It’s a quiet morning across northeast Oklahoma with mostly clear sky and light winds. The valleys and locations that received rainfall yesterday will have some patchy fog this morning for a few hours along with a thick morning dew.
The Oklahoma Department of Environmental Quality has issued an Ozone Alert for Thursday, for the Tulsa area.
We ‘ll see more sunshine today compared to the previous few days along with highs in the upper 80s. A few small showers or isolated thunder may develop across extreme eastern Oklahoma and western Arkansas this afternoon but the chance will remain in the isolated category. Later tonight into Friday morning another storm complex may brush the area before exiting during the early morning hours, yet this chance appears lower this morning compared to data yesterday morning. A few lingering storms may take a run at northeast Oklahoma pre-dawn Saturday before our next front moves near the region late Saturday night into Sunday morning. Temps will continue to climb with both today and tomorrow with highs by Friday afternoon nearing the upper 80s or lower 90s along with increasing temperature heat index values.
A weak mid-level ridge of high pressure will begin nudging its way into north central TX and part of far southern OK later today into the evening hours. The top side of the ridge will still allow a northwest flow from Colorado into the state Friday morning that may become active with a leftover MCS driving down the pattern. Just like the last few days, the guidance is all over the place regarding the exact trajectory for this possibility. As the weak ridging flattens and slides east-southeast, the main upper level trough across the western U.S. will move east and northeast while once again weakening. This will still bring storms this afternoon and evening across the high plains of Texas and points northward along the front range. The medium range data suggests that most of the leftovers will miss northeastern OK Friday morning. But the EURO still holds out the possibility of a small complex brushing the area early Friday morning. Our probability will remain low.
Friday afternoon additional storms are likely to our west and northwest across part of the eastern Colorado region into western Kansas where lift and moisture will be maxed. Some of these leftovers may impact our northeast Oklahoma counties pre-dawn Saturday as they weaken. Finally, late Saturday night into Sunday as the main upper level low ejects into the central to northern plains a surface front will move southeast with a chance for some storms late Saturday night into Sunday morning. The forcing will be leaving the region about the same time the front nears the I-44 corridor. The GFS stalls this boundary slightly to out northwest while the EURO brings it southward past most of our areas Sunday morning. Regardless, we’ll be keeping a mention for storms during this late Saturday night and Sunday morning. it appears our unsettled pattern may continue right into next week with another messy pattern as a minor southwest flow develops with a weakening trough across the western U.S and abundant mid-May low level moisture across Eastern OK.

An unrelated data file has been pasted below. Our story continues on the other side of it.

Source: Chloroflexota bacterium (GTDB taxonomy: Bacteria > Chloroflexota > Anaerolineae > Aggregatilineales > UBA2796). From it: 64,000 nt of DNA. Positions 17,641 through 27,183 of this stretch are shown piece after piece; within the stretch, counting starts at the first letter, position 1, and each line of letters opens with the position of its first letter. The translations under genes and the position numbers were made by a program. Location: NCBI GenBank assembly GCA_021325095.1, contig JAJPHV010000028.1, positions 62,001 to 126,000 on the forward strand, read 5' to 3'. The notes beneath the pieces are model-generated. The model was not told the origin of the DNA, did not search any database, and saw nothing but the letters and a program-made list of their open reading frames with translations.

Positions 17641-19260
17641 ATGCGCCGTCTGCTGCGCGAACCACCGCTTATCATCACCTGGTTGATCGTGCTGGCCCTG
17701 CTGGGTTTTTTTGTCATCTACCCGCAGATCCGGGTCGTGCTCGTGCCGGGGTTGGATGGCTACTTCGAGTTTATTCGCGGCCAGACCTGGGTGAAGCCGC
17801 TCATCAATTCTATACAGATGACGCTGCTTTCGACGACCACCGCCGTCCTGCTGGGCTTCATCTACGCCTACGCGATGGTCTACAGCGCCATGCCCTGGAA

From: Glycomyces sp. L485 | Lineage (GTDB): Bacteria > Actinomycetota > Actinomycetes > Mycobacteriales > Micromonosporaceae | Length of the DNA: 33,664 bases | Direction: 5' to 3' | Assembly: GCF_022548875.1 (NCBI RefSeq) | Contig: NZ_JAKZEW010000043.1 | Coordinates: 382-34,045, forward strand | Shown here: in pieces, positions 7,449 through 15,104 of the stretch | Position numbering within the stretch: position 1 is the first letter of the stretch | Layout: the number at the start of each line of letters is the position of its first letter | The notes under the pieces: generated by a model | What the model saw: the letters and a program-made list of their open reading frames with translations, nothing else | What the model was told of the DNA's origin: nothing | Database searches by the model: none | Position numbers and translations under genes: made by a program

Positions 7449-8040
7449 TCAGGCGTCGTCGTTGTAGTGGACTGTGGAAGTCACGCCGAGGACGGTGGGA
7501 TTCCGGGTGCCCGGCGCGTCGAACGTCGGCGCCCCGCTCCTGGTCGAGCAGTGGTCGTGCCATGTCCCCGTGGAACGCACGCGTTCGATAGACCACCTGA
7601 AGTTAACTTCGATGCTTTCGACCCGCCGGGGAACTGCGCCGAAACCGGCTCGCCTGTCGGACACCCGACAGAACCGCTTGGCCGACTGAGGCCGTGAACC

The Oklahoma Department of Environmental Quality has issued an ozone alert for Thursday, for the Tulsa metropolitan area.
An ozone alert means that conditions are favorable for the buildup of ozone near the ground, to an unhealthy level. When winds are light, the vapors from fuels such as gasoline, exhaust from engines, and air pollutants from industrial activities remain trapped near the ground. If sunshine is abundant when these air pollutants build up, a chemical process is triggered that results in the development of ozone near the ground during the afternoon and evening hours.
While ozone in the upper levels of the atmosphere is beneficial in screening the suns radiation, it is harmful near the ground. Ozone can bother those with respiratory problems and can damage vegetation. A few simple measures can be taken to help keep the ozone levels from becoming unhealthy.
During ozone alert days:
Postpone any unnecessary driving and car pool if possible.
If you do drive to work, turn the air conditioner in your car off during your morning commute. You can also cut down on extra driving by bringing your lunch to work.
If you must refuel your vehicle, do it in the evening after the sun goes down or postpone your fueling to another day.
Postpone running the lawn mower and gas trimmer, the exhaust from these small engines contributes a significant amount of pollution to the air. Industrial facilities should reduce pollution emissions as much as possible on ozone alert days.
These preventative measures, performed throughout the Tulsa metro area, can have a tremendous effect in reducing the pollutants that contribute to ozone problems.
Thanks for reading the Thursday morning weather discussion and blog.